Sunday, May 25, 2014
Constitutions Don't Enforce Themselves
Posted by Charleston Voice
Often, I hear people say, “The federal government is trampling all over my constitutional rights.”
Okay, let’s say it is. Now what? Constitutions don’t enforce themselves. They are inanimate documents. They need to be enforced.
But by whom?
After all, the U.S. Constitution begins with We the People – not We the Senate, We the House, We the Supreme Court, or We the President. So, we the people need to push back, but how? We have been trying to limit the federal government through lawsuits and elections, but it does not seem to be working.
What else can we do?
We need to act through our state legislatures to promote state nullification/interposition of unconstitutional federal laws. Why? Because the federal government will not police itself, and state nullification will create a climate where violating the Constitution becomes difficult in practice as well as politically.
But before we discuss how nullification can work, let’s examine what hasn’t been working.
As we have seen over and over again, the federal government frequently oversteps its authority, and it does not appear to have any intention of restraining itself anytime soon. There are many examples. A recent one is spying on American citizens – in direct violation of the Fourth Amendment. Another is the targeted harassment of certain nonprofit groups by the IRS (a First Amendment violation). The federal government just keeps on growing.
We have tried to bring lawsuits against federal overreaches in the federal courts – the Supreme Court. How has that been working out? Let’s face it. The federal courts are a branch of the federal government. They are on the same team. And many of their decisions predictably find expansion of the federal government just fine. For instance, the Supreme Court recently upheld the Affordable Care Act under the auspices that the individual mandate is a tax (even though the government had previously said time and again that it was not a tax). In an even more recent example, the Supreme Court refused to hear a case brought against the National Defense Authorization Act (NDAA) which permits American citizens to be held indefinitely without charge. As a result, this law is still in place.
How about elections? We have tried to throw the bums out – right? That is true, to a point, but we have traveled down a path that has resulted in two parties primarily controlling the candidates we have to choose from. It is very difficult, almost impossible, for an outsider who lacks the backing of one of these parties to become a real contender, let alone win an election. For example, the Presidential debates used to be hosted by the League of Women Voters.
However, the Republican and Democratic Parties now control these debates, blocking outsiders from participation. In 2012, the Libertarian Candidate was blocked from the debates. Moreover, once many politicians get into office, they end up doing the exact opposite of what they said during their campaign. Why?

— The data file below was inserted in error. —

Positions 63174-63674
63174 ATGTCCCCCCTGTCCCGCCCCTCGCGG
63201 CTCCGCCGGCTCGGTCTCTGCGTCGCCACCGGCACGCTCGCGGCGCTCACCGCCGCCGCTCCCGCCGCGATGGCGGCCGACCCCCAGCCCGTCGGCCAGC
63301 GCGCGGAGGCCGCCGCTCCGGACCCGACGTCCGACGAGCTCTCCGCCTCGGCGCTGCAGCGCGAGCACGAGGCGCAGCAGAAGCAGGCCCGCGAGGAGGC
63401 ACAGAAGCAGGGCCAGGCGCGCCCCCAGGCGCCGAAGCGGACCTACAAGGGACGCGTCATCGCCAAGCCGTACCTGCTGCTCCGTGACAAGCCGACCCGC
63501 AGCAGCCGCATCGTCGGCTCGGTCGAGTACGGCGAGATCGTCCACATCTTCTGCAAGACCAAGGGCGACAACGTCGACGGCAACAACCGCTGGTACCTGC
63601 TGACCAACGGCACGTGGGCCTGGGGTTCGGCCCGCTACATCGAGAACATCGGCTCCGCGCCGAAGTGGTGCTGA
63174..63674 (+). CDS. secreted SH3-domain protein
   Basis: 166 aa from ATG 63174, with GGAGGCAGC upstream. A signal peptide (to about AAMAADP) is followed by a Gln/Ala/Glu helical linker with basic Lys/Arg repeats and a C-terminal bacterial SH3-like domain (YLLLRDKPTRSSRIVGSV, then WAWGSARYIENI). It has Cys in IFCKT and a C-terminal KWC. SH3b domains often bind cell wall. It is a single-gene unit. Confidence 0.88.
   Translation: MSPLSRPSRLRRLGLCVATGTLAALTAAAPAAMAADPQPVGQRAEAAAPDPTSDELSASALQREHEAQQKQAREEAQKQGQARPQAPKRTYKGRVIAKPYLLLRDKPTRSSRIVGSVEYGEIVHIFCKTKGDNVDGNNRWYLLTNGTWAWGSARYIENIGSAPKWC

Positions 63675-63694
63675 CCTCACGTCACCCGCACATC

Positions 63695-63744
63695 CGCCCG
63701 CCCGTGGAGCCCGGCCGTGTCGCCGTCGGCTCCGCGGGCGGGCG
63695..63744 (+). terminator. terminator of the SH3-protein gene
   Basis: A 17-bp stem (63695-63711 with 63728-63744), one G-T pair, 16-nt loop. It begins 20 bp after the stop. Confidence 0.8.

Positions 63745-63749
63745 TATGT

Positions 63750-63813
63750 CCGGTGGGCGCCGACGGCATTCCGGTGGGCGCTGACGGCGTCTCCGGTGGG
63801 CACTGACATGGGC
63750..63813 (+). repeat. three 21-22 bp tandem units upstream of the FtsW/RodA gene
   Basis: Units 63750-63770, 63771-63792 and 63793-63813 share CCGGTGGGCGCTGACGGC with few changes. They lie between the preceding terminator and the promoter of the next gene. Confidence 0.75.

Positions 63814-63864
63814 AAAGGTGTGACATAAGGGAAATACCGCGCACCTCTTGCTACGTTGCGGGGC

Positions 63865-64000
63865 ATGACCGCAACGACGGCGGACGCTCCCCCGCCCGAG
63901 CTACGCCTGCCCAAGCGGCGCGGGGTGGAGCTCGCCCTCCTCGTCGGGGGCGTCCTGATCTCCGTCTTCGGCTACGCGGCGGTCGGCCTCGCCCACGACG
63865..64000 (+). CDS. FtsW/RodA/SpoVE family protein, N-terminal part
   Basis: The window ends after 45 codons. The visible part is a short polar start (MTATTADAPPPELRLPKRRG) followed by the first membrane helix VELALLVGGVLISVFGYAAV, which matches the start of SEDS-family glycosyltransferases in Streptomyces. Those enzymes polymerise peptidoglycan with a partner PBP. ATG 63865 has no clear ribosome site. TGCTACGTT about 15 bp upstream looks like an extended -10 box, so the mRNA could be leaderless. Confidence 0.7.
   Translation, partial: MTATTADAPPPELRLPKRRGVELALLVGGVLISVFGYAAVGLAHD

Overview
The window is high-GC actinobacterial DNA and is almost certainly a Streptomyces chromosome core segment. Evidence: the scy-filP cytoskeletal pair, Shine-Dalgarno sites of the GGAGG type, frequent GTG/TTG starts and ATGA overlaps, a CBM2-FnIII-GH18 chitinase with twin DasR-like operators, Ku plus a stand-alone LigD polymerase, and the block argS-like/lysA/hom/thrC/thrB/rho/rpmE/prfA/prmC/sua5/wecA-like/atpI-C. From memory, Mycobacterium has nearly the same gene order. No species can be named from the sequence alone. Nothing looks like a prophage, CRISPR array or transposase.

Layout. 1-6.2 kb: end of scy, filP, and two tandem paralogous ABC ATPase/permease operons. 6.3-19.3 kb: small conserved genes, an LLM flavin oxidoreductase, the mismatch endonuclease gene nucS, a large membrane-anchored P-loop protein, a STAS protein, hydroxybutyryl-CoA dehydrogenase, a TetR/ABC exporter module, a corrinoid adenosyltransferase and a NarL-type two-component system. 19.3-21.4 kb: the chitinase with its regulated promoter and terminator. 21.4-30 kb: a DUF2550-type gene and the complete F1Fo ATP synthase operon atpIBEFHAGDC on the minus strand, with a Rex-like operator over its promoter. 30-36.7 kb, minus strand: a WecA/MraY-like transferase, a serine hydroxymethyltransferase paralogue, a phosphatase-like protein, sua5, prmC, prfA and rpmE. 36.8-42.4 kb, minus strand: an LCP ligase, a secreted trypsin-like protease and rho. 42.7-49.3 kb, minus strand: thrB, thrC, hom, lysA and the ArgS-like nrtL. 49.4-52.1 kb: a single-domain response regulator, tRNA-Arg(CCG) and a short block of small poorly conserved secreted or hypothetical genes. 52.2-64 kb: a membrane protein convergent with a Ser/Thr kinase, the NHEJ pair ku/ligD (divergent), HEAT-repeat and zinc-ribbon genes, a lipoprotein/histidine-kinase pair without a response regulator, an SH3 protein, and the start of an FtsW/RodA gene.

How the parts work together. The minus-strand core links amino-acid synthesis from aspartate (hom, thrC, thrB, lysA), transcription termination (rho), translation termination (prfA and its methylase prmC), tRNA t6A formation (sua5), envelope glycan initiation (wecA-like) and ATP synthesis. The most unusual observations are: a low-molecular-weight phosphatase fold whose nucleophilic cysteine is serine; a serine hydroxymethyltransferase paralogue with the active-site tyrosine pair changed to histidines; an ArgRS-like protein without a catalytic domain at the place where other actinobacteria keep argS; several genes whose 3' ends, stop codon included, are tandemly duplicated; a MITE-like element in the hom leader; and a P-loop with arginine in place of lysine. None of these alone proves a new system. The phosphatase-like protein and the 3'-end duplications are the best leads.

Because their allegiance appears to lie with their political party rather than the people. Notice how the federal government continues to expand no matter which party holds the majority. Then, they hope we will forget about it as the next election draws closer. George Washington warned us about political parties in his Farewell Address (Sept. 17, 1796).
However [political parties] may now and then answer popular ends, they are likely, in the course of time and things, to become potent engines, by which cunning, ambitious, and unprincipled men will be enabled to subvert the power of the people, and to usurp for themselves the reins of government; destroying afterwards the very engines, which have lifted them to unjust dominion.
There is another way – state nullification/interposition of unconstitutional federal laws. Thomas Jefferson and James Madison both endorsed this approach. It takes the federal government completely out of the equation. Instead, each state (with involvement of its concerned citizens) determines whether or not a federal law is constitutional. If it is not, the state legislature can nullify the law within its boundaries.
The state can nullfy in a variety of ways. For example, it can outright refuse to comply with an unconstitutional federal law. After all, the federal government does not have the manpower to enforce every one of its laws without the aid of state personnel and/or resources. Another possibility is for the state to enact legislation which would make enforcement of the unconstitutional federal law within the state very difficult. Several states have already begun the process of nullifying unconstitutional federal laws – such as NSA spying, gun control, healthcare, and marijuana laws.
I remember I used to think – doesn’t someone else make sure the government is following the Constitution? I am busy trying to earn a living, feed my family, live my life. All good points. However, being blessed to be an American citizen comes with responsibilities. Many responsibilities – such as becoming active in our states to rein in the federal government through nullification and creating a climate where violating the Constitution is difficult and unpopular.
The founders understood the necessity of our diligence when they set up this country as a constitutional republic. I guess we would have less responsibility as watch dogs over our government if we lived under a dictator.via 10thACenter